Makes ~ 2 quarts

For the porcini powder, mushroom broth, roasted veggies, and mushroom-infused oil:

  • 1 1/2 ounces dried wild mushrooms, preferably porcini, divided
  • 1 quart chicken or vegetable broth
  • 8 ounces (each) button and cremini mushrooms
  • 6 ounces portobello mushrooms
  • 3 ounces shiitake or mixed wild mushrooms
  • 2 small-medium leeks, white and light-green parts only, well-washed
  • 1 large sweet onion, peeled
  • 2 or 3 celery stalks, with leaves if possible
  • 2 or 3 carrots, peeled, with tops if possible
  • 1 fennel bulb, cored, outer layer removed if tough
  • 4 garlic cloves, peeled, any green shoots removed
  • 1/2 teaspoon (each) dried thyme, marjoram, ground fennel seed, and ground celery seed
  • salt and freshly ground black pepper to taste
  • 1 1/2 cups olive oil, plus extra for roasting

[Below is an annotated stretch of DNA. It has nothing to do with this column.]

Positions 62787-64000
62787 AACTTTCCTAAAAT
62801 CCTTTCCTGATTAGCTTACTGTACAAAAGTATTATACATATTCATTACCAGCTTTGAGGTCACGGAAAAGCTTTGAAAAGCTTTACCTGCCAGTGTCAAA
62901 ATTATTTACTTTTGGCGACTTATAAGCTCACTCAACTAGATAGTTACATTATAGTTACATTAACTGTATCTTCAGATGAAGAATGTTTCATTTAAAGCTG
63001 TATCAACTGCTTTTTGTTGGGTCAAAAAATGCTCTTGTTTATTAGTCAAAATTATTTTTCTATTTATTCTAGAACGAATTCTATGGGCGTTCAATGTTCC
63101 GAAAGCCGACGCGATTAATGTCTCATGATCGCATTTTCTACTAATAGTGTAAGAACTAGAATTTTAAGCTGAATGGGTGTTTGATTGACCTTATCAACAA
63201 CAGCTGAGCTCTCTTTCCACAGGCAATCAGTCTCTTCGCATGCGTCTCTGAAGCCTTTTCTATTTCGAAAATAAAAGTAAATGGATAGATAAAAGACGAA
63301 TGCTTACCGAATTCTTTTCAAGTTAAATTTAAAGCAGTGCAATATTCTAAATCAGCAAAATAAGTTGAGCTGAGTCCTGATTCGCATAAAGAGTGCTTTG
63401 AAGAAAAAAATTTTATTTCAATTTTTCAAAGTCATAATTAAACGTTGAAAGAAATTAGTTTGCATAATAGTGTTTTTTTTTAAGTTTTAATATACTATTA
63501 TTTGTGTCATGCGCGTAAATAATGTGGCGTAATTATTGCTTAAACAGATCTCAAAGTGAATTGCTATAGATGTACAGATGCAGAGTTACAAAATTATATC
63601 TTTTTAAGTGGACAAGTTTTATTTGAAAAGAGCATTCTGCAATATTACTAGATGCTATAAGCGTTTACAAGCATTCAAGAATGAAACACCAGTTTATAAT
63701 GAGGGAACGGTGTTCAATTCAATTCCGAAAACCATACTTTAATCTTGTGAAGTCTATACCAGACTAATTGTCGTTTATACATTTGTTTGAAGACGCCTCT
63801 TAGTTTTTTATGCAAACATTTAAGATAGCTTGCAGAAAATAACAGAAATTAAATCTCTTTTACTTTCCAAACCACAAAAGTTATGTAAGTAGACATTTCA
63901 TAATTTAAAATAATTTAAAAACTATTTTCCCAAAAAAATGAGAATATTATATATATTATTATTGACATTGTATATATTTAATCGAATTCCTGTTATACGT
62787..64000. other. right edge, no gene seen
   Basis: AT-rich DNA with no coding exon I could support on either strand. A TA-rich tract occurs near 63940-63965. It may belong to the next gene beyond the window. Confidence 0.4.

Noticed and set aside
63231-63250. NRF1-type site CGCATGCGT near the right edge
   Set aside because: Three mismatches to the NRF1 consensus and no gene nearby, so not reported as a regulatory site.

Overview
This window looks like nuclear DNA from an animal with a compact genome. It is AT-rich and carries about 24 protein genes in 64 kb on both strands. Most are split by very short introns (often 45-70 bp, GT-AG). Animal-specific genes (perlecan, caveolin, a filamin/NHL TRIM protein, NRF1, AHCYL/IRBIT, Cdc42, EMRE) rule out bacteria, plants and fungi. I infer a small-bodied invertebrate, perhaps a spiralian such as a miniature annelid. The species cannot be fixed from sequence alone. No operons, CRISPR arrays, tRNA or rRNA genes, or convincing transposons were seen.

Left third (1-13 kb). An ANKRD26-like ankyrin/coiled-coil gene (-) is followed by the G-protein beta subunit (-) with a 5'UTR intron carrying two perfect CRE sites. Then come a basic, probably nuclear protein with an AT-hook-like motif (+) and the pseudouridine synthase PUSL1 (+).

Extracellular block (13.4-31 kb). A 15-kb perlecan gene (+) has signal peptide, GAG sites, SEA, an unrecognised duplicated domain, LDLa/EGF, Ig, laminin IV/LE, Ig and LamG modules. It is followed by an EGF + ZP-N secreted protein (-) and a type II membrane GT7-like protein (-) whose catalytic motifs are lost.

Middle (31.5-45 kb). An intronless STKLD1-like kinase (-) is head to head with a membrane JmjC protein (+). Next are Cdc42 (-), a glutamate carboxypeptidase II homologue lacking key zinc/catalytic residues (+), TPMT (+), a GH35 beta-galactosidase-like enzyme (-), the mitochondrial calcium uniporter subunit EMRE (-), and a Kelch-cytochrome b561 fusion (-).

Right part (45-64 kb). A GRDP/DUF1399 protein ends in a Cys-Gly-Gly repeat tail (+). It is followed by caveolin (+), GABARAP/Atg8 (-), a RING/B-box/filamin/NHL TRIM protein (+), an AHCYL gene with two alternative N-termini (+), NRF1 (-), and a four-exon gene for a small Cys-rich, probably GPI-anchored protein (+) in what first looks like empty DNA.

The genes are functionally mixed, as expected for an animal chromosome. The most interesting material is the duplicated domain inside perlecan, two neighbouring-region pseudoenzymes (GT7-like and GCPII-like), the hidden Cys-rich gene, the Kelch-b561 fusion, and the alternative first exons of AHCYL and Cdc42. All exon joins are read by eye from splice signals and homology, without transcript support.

• parmigiano-reggiano heel (2 x 2 or so)
  1. Heat oven to 400 F. Grind 1/2 oz dried mushrooms to a fine powder in a spice grinder or food processor. Measure out and set aside 1 tbsp and store the rest for another use. Set the remaining ounce of dried mushrooms in a saucepan or a bowl. In another saucepan, bring chicken broth just to a boil, then remove from heat. Pour over the mushrooms, cover, and let steep while you attend to the veggies.
  2. Remove and reserve mushroom stems. If your celery stalks have leaves and your carrots have tops, separate and reserve about a 1/4 cup's worth of each, finely chopped. Also reserve your vegetable detritus--peelings, root ends, etc. Chop up all your mushrooms and veggies--except the garlic--so that they are roughly the same size as the whole cloves. (How many celery stalks and carrots you'll need depends on the size of your onion--use as many as required to obtain a roughly 2:1:1 onion:celery:carrot ratio.) Put everything in a large bowl and toss with the herbs, spices, salt, pepper, and about a 1/4 cup of olive oil. Spread in a large (at least 9 x 13) dish, and roast 45-60 minutes, stirring occasionally to redistribute.